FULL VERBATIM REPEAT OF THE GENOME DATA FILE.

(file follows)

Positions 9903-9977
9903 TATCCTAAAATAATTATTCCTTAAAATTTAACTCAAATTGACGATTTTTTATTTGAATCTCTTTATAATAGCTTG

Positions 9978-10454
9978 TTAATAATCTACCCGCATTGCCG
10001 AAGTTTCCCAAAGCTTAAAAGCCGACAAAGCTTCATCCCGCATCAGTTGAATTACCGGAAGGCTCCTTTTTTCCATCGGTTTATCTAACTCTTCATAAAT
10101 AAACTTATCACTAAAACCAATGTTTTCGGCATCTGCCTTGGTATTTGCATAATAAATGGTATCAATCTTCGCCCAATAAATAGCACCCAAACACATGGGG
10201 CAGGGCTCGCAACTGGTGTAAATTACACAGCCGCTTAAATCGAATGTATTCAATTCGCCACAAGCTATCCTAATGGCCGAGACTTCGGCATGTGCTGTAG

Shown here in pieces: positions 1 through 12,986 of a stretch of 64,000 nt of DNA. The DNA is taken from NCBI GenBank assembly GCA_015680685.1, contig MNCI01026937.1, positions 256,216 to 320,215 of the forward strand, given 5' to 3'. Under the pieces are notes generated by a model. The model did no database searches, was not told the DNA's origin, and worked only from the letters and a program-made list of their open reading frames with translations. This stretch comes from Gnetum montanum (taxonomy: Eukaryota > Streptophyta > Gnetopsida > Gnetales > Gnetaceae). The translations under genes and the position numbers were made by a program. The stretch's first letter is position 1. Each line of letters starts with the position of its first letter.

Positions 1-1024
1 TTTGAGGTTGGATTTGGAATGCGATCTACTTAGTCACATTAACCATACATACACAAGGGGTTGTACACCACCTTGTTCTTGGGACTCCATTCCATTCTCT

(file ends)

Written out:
Positions 9903-9977
9903 TATCCTAAAATAATTATTCCTTAAAATTTAACTCAAATTGACGATTTTTTATTTGAATCTCTTTATAATAGCTTG

Positions 9978-10454
9978 TTAATAATCTACCCGCATTGCCG
10001 AAGTTTCCCAAAGCTTAAAAGCCGACAAAGCTTCATCCCGCATCAGTTGAATTACCGGAAGGCTCCTTTTTTCCATCGGTTTATCTAACTCTTCATAAAT
10101 AAACTTATCACTAAAACCAATGTTTTCGGCATCTGCCTTGGTATTTGCATAATAAATGGTATCAATCTTCGCCCAATAAATAGCACCCAAACACATGGGG
10201 CAGGGCTCGCAACTGGTGTAAATTACACAGCCGCTTAAATCGAATGTATTCAATTCGCCACAAGCTATCCTAATGGCCGAGACTTCGGCATGTGCTGTAG

Shown here in pieces: positions 1 through 12,986 of a stretch of 64,000 nt of DNA. The DNA is taken from NCBI GenBank assembly GCA_015680685.1, contig MNCI01026937.1, positions 256,216 to 320,215 of the forward strand, given 5' to 3'. Under the pieces are notes generated by a model. The model did no database searches, was not told the DNA's origin, and worked only from the letters and a program-made list of their open reading frames with translations. This stretch comes from Gnetum montanum (taxonomy: Eukaryota > Streptophyta > Gnetopsida > Gnetales > Gnetaceae). The translations under genes and the position numbers were made by a program. The stretch's first letter is position 1. Each line of letters starts with the position of its first letter.

Positions 1-1024
1 TTTGAGGTTGGATTTGGAATGCGATCTACTTAGTCACATTAACCATACATACACAAGGGGTTGTACACCACCTTGTTCTTGGGACTCCATTCCATTCTCT